Research ArticleStem Cells

A distinct hematopoietic stem cell population for rapid multilineage engraftment in nonhuman primates

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Science Translational Medicine  01 Nov 2017:
Vol. 9, Issue 414, eaan1145
DOI: 10.1126/scitranslmed.aan1145
  • Fig. 1. Persistence of early-engrafting stem cell–like clones after transplant in nonhuman primates.

    (A) In vivo hematopoietic cell clone tracking data for five retrospectively analyzed pig-tailed macaques followed for more than 2 years after myeloablative transplant of lentivirus gene–modified autologous CD34+ cells. Bars represent the contribution of clones identified in peripheral blood <3 months after transplant (first bar in each graph) over time. The number above each bar is the total number of clones identified in the time period; n, number of individual blood samples analyzed during that time period. NA, no samples available within this time period. (B) Longitudinal contributions of abundant HSC clones (maximum clone contribution > mean maximum contribution for all HSC clones identified in the animal). Each colored band represents one HSC clone. Bandwidth corresponds to the clone frequency (y axis). To be called an HSC clone, the clone signature (lentivirus insertion locus) had to be present in one short-lived and one long-lived mature blood cell lineage and present at more than a single time period of analysis, one of which had to be later than 1 year after transplant.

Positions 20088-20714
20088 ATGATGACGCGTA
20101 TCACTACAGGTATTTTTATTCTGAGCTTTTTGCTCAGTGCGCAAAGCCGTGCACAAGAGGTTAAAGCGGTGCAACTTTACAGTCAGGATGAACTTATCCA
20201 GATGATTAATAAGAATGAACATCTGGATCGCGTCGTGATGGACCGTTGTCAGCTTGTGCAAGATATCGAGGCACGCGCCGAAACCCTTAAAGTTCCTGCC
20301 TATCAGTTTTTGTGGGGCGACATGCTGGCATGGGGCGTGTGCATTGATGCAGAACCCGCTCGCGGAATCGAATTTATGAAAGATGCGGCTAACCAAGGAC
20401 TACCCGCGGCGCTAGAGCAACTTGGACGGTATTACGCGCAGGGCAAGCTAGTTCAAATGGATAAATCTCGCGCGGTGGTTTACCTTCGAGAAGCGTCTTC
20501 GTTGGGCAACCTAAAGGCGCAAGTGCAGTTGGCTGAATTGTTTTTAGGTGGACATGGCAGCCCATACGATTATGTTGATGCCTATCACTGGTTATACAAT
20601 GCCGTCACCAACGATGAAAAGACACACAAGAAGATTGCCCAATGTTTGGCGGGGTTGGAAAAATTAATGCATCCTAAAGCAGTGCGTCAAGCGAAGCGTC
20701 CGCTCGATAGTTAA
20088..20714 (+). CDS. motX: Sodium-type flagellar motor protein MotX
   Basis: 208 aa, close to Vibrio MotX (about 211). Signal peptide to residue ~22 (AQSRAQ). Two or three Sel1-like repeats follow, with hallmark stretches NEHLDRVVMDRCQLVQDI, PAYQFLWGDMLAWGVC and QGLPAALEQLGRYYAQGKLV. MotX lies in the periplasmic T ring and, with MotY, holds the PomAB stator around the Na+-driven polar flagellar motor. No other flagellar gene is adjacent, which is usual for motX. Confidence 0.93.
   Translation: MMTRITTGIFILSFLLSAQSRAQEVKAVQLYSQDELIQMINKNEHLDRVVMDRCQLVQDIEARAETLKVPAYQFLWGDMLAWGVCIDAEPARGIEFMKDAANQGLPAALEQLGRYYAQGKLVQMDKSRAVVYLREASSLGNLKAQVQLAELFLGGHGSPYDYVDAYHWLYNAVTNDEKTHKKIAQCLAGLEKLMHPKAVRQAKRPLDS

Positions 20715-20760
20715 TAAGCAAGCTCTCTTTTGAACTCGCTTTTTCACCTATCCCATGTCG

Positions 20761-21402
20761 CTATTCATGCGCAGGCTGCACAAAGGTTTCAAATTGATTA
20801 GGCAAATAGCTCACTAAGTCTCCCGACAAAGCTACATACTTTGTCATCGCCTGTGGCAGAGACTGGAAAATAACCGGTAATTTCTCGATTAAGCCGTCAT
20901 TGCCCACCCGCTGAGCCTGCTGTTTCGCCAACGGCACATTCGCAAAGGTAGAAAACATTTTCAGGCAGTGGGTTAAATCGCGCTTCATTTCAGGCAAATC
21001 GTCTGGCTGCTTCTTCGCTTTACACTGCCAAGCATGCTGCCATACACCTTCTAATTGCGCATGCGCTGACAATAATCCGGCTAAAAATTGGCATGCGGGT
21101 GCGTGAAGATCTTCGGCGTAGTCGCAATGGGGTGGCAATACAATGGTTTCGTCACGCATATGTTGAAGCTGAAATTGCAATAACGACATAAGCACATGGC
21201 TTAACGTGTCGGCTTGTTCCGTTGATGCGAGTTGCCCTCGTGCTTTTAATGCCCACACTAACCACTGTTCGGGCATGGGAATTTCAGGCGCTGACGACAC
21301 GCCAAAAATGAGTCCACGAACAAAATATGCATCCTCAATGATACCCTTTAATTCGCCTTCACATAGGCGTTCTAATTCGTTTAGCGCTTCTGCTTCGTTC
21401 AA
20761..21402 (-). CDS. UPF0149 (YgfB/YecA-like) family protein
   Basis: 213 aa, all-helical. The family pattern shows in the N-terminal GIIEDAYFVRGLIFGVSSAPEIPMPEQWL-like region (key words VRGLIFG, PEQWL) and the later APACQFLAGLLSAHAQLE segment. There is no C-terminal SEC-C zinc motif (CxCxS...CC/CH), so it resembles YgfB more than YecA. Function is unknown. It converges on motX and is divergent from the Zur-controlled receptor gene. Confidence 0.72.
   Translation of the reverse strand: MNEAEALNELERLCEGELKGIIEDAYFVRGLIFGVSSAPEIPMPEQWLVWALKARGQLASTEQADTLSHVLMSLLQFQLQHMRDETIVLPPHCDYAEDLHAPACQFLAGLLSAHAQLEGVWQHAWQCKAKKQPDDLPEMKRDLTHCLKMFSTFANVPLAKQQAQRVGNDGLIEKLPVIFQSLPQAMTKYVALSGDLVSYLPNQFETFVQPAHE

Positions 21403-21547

• Fig. 2. Identification of phenotypically defined ssBM-derived CD34+ subpopulations in the pig-tailed macaque.

    (A) Cell surface expression of CD45 versus CD34, CD45RA versus CD117, and CD90 versus CD123 on pig-tailed macaque ssBM–derived white blood cells. CD45RA/CD117 expression is gated on CD34highCD45int (I) populations; CD90/CD123 analysis is shown for CD34highCD45intCD45RACD117+ (IV) populations. FSC, forward scatter; SSC, side scatter. (B) Phenotypically distinct subpopulations were labeled I to IX (int, intermediate staining). Corresponding data can be found in figs. S2 and S3. (C) Summary of the in vitro functional properties observed in each subpopulation. (n.d., not determined). Corresponding data can be found in figs. S3 to S9. CAFC, cobblestone area–forming cells; CFC, colony-forming cells.

  • Fig. 3. Multilineage engraftment is exclusively driven by CD34+CD45RACD90+ cell fractions.

    (A) Outline for autologous nonhuman primate stem cell transplantation experiments including time points for peripheral blood and bone marrow analysis. PB, peripheral blood; BM, bone marrow; G-CSF, granulocyte colony-stimulating factor; SCF, stem cell factor; MOI, multiplicity of infection; TBI, total body irradiation; QC, quality control. (B) Bone marrow–derived nonhuman primate CD34+ HSPCs were separated into fractions i, ii, and iii by fluorescence-activated cell sorting (FACS) based on the expression of CD45RA and CD90. These fractions contained all CD34highCD45int subpopulations as follows: fraction i (population VII), fraction ii (populations IV, VIII, and IX), and fraction iii (populations V and VI). The dashed box highlights presumed multipotent cell phenotypes expected to contribute to engraftment in vivo. (C) A total of four animals were used for this study. FACS-purified HSPC fractions were transduced in different combinations with lentivirus encoding GFP (green), mCherry (red), or mCerulean (blue), as indicated. (D) Long-term follow-up of gene marking in nonhuman primate white blood cells. CMV, cytomegalovirus. (E) Frequency of gene-marked granulocytes (CD11b+CD14+), monocytes (CD11b+CD14+), B cells (CD20+), T cells (CD3+), and NK cells (CD16+) in the peripheral blood of nonhuman primates.